The design process for Birmingham’s Four Dwellings Primary School gave it an unusual elliptical shape. Offsite construction and prefabrication of the timber frame and roof panels ensured a speedy programme and minimal costs.
- Shape born of the design
- Timber chosen for the frame
- Prefab roof saves time and boosts sustainability
- Creating the curve
Four Dwellings Primary School in Quinton, Birmingham, does not look like an ordinary school: it’s egg-shaped. The 1,600 sq m new-build school shares a campus with its sister high school and was constructed under Birmingham’s Building Schools for the Future programme in 2012.
Main contractor Lend Lease used offsite construction and prefabricated components on the project, speeding up the build and enhancing the project’s sustainability credentials.
Shape born of the design
The building’s unusual elliptical shape came out of design meetings between the architect dRMM and the school’s senior management and pupils, as project architect Adam Cossey explains.
“We were given a pretty well-defined brief about what the school needed to do,” he says. “We allowed management to arrange the classrooms as they wanted, and a circular shape leading from nursery around to year six soon emerged.
“The main hall would be in the middle, with group learning areas placed in the corridors so that they were not just used as dead circulation space. This became a very simple egg-like shape.”
Timber chosen for the frame
After examining a number of options, the team decided to use a timber frame for the building, with prefabricated components made by Framewise in its Welsh factory.
“Cross-laminated timber is now used quite widely in the UK, particularly on education projects, and we considered it here before choosing timber frame construction,” Mr Cossey says.
“As well as being quick and cost-effective, the timber frame also allows for future adaptation much more easily than steel or concrete”
Adam Cossey, dRMM
The timber cassettes were made offsite, with panels consisting of an oriented strand board on one side that could be insulated if required, and a breathable membrane on the other.
“It allowed for an incredibly quick construction process,” Mr Cossey explains. “The panels were brought to site and it was a case of literally screwing them into place on the sole plates.”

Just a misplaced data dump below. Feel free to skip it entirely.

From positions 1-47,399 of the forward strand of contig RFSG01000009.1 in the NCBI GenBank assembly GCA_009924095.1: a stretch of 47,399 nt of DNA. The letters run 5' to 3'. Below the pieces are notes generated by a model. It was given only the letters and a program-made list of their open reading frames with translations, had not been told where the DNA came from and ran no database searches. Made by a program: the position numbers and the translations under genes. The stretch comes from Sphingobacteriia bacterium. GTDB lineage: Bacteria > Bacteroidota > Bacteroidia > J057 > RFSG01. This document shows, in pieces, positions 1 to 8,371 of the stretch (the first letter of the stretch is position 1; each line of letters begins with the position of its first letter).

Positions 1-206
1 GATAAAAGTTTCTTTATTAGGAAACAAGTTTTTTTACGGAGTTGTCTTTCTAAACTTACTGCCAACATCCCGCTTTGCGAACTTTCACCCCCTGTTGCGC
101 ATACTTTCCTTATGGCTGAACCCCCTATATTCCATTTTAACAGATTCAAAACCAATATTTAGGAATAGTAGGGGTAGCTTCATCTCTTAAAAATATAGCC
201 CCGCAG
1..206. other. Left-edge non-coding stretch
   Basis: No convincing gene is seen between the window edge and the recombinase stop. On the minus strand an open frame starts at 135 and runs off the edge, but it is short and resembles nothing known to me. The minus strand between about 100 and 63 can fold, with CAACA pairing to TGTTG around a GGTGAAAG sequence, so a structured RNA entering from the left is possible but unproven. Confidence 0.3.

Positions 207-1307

Prefabricated timber was not just chosen for its programme benefits, however.
“As well as being quick and cost-effective, it also allows for future adaptation much more easily than steel or concrete,” Mr Cossey says. “And it’s far more sustainable.”
Prefab roof saves time and boosts sustainability
The other major prefabricated element of the build was the roof. Prelasti EPDM sheets were used – 1.2 mm single-ply membranes originally developed by Pirelli from the by-products of making tyres.
AAC Waterproofing supplied the material for the project, which was chosen for a number of reasons.
“The membrane is very sustainable and the prefabrication process reduced the amount of time spent on site in a similar way to the timber frame,” Mr Cossey says. The 1.2 mm thickness also meant the material was light enough for a timber-bearing structure.
Following the receipt of CAD drawings and a site survey, AAC bonded the Prelasti EPDM sheets together in its factory to create panels up to 500 sq m in size.
“Creating a curved school out of straight elements was the biggest technical challenge on the project”
Adam Cossey, dRMM
The bonding technology is known as vulcanisation, and it involves heating the material to 200 deg C to join the sheets at molecular level, ensuring there are no seams.
On site, the bonded membrane sections were rolled into place, trimmed to fit and adhered to 150 mm flat board insulation and a vapour control sheet.
“We again looked at a number of different roofing systems but settled on Prelasti for these reasons,” Mr Cossey explains. “The components were able to just be glued and screwed onsite, providing a very quick construction process.”
Creating the curve
A datum line was used with individual sheets bonded in stepped lengths to recreate the curve required for the building’s elliptical shape.
“Creating a curved school out of straight elements was the biggest technical challenge on the project,” Mr Cossey says. “It took some head-scratching to find a solution to this on the timber frame, and we came up with a hanging element that could help to generate the curve.”
“The solution was an aluminium ‘helping hand bracket’. This was fixed back to the timber cassette panels and the distance the bracket protruded could be adjusted, allowing for vertical and horizontal timber battens to be fixed, generating the required curvature.”
The western Cedar timber shingles, interspersed with polished stainless steel shingles, were then fixed backed to the timber battens allowing for the curved facade to be formed.
With both the timber frame and the roofing elements of the build using prefabricated components made offsite, the school opened in time for the new term in September last year. The children moved straight in to the new building as planned.
“The components allowed a simple and cost-effective build that fit in with our design and the levels of sustainability we wanted,” Mr Cossey says.